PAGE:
In short, Madison is saying that if there are too many citizens per representative, their interests will be neglected but if there are too many representatives, the representatives will be too locally minded and miss the national interest. Hence, the Constitution creates the perfect hybrid and way to provide a little national and a little local interest with its federalist structure.
Next, Madison argues that if the country is large or if it can “take in a greater variety of parties and interests; you make it less probable that a majority of the whole will have a common motive to invade the rights of other citizens; “
In other words, a large republic allows for a vast number of competing factions and interests, which, in turn, prevents any one faction or interest from dominating or tyrannizing over the whole. In a sense, he’s saying that ambition will counteract ambition at the citizen level—much like he said at the federal level.
He concludes by saying: “The influence of factious leaders may kindle a flame within their particular States, but will be unable to spread a general conflagration through the other States. A religious sect may degenerate into a political faction in a part of the Confederacy; but the variety of sects dispersed over the entire face of it must secure the national councils against any danger from that source. A rage for paper money, for an abolition of debts, for an equal division of property, or for any other improper or wicked project, will be less apt to pervade the whole body of the Union than a particular member of it; in the same proportion as such a malady is more likely to taint a particular county or district, than an entire State.”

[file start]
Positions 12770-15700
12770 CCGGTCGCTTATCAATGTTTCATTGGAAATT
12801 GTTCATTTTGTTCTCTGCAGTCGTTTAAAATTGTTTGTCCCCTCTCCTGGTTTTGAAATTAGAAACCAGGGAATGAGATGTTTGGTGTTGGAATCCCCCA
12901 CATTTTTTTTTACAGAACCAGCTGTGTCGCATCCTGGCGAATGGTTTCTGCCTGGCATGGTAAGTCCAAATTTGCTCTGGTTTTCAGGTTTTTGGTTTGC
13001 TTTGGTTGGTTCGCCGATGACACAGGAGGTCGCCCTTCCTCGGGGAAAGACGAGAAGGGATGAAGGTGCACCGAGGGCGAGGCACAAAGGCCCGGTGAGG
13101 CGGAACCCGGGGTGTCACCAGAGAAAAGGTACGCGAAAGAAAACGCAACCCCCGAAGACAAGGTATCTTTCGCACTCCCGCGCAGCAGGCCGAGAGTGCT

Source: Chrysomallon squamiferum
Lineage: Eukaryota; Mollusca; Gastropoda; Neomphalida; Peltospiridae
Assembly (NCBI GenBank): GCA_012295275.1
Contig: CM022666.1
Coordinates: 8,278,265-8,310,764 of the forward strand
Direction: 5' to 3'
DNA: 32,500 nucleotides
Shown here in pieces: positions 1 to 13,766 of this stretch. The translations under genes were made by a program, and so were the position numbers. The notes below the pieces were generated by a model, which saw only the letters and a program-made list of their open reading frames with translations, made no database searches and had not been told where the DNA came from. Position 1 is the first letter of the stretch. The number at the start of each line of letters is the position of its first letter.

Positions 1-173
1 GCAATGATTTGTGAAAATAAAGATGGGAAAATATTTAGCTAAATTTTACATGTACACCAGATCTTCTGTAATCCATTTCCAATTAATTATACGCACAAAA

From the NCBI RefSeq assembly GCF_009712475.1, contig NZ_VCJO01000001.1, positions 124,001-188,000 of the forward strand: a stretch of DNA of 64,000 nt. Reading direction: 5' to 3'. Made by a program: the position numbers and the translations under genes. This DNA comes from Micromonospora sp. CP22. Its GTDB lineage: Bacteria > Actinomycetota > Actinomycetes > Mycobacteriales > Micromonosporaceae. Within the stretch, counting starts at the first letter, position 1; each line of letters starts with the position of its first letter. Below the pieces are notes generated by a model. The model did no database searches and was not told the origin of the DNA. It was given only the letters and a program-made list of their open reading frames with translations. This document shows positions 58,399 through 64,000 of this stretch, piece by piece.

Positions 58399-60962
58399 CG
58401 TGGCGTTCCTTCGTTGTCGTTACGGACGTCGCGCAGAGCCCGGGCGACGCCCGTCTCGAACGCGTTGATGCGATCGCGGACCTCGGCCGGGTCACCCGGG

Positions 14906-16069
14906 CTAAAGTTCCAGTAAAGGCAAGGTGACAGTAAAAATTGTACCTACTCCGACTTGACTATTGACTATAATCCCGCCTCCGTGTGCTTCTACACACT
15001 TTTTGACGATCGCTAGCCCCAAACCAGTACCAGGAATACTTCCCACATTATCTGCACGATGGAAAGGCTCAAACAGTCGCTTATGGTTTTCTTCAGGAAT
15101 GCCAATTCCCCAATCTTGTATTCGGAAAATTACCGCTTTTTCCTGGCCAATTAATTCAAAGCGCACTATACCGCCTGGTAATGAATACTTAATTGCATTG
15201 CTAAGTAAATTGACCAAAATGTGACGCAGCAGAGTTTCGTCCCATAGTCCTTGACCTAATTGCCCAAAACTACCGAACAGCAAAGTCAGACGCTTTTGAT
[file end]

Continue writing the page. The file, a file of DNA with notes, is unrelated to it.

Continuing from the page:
The concern, in Madison’s day, was that insurrections and unrest in one state could and would spread to other states, so they needed a country big enough that such violence wouldn’t overtake everyone. Further, it couldn’t take over everyone since the people were not governing themselves.
The foresight that our founders had is rather staggering. Imagine if we had a country that was democratically controlled or not broken up state by state, county by county, district by district?
Fortunately, even though there are representatives in government who fall prey to the whims of the mob at the expense of the Constitution, they are counteracted by other politicians who do not support or promote the mob. This friction forces people to slow down and start thinking rationally.
Madison was keenly aware of and highly concerned about the power of faction—the power of the irrational mob—-and did everything he could to create and support a government that did not and could not easily cave to the emotional demands of such a group. America has weathered its fair share of tumults over time. She’s survived because of the foresight of her ingenious creators.
The question is, will she continue to survive?
The Liberty Belle